En route to school in the mornings, I have now become acquainted with seeing at least two civilian automobiles pulled over on the side of the road with Kirkland Police Department vehicles directly behind their back bumpers.
Watching the unfortunate business transactions between officer and civilian as a good driver shouldn’t do when behind the wheel, I am always intrigued by what act the unlucky drivers may have committed.
Since getting my license, I had always thought of myself as a “good” driver, for I did my best to follow the rules of the road and when I messed up, no one was there to scold me. Obviously this feeling was not meant to last forever.
The other evening I went out for a good healthy meal at McDonald’s fine-dining with two of my friends Kenny and Camille and ended up getting more than just French fries from my visit to the drive-thru.
I think the new Dodge Charger police cars are a big improvement over the old blue Fords they have been fighting crime with for years. The new cars give the department a great deal more visibility and seem to be … everywhere.
However, it isn’t so neat for one of the new black and whites to fill the entirety of your rear view mirror with its blue and red flashing lights. Such was the situation I found myself in last Friday night. It should be noted that the goal of every teenage driver is to avoid being on a first name basis with the local law enforcement; I had been successful in doing so up to this point.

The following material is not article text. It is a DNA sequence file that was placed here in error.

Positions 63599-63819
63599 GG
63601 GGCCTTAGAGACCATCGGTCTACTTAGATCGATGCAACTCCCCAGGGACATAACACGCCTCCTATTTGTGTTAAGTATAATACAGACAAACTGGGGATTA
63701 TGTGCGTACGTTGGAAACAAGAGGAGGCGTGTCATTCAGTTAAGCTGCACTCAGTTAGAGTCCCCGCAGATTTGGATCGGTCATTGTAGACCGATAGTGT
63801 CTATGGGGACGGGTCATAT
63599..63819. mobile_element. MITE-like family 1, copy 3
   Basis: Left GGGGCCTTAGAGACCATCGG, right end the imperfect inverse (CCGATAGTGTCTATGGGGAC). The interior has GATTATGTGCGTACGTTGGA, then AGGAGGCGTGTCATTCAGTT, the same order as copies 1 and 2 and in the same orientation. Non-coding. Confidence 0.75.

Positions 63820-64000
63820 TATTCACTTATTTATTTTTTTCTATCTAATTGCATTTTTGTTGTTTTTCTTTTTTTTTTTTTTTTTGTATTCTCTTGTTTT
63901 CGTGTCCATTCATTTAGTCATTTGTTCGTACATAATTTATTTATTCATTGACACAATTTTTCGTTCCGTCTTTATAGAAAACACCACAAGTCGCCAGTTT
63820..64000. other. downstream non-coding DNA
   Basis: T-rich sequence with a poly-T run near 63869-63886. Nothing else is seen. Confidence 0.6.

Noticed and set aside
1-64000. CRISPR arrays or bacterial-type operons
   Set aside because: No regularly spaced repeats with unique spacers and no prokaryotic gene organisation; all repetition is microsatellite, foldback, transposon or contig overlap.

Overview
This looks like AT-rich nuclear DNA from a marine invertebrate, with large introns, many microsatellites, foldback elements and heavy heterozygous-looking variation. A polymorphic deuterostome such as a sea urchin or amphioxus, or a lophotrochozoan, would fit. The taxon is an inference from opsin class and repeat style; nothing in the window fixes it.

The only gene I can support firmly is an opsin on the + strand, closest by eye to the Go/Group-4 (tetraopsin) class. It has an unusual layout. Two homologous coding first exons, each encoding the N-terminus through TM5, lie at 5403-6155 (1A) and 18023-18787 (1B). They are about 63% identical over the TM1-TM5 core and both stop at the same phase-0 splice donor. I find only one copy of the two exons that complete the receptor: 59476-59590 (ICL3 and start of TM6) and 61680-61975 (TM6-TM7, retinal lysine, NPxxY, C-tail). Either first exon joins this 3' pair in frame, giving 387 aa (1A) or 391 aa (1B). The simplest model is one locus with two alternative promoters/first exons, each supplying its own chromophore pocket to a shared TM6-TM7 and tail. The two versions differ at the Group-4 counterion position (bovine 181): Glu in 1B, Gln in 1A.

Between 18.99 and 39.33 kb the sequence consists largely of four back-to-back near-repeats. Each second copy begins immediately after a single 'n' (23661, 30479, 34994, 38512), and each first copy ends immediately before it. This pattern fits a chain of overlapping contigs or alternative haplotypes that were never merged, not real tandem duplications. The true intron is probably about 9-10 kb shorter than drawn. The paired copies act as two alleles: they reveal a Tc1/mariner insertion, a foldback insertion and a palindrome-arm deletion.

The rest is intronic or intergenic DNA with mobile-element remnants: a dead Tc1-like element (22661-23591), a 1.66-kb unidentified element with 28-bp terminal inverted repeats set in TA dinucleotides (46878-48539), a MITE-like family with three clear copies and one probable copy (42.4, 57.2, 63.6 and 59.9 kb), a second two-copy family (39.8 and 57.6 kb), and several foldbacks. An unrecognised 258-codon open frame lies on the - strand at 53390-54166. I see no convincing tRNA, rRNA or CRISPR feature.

As I took a right out of McDonald’s onto 124th and stopped at the red light, I found that I had not turned on my front lights, so I twisted the knob twice to the left and was ready to go on with my night.
Switching colors, the stoplight at the intersection changed to green and I continued my drive forward, but not before I was accompanied by the taunting music of a police siren behind me, alerting me to pull over to the side of the road and stop my car.
Turns out, an officer in a right hand turn lane on 85th Street had watched me turn on my lights and was suspicious of my behavior.
After handing him my license, registration, and insurance card, the officer informed me that my insurance card had expired. I pleaded with the officer and did my best to make him understand I was insured. Even Camille’s logical comment that since my dad is an attorney, of course I would be insured was not enough to sway the outcome.
Thus, I was rewarded by my cooperative efforts with the tangible reminder of my traffic infraction: a ticket. How disgruntled I was when I found my active insurance card in the same envelope I had pulled my registration out of.
In conclusion, my suggestion is that the next time you feel inclined to embark on a McDonald’s run, stay at home and open up a box of cereal.
Reporter intern Zach Shucklin is a senior at International Community School. Email Zach at email@example.com.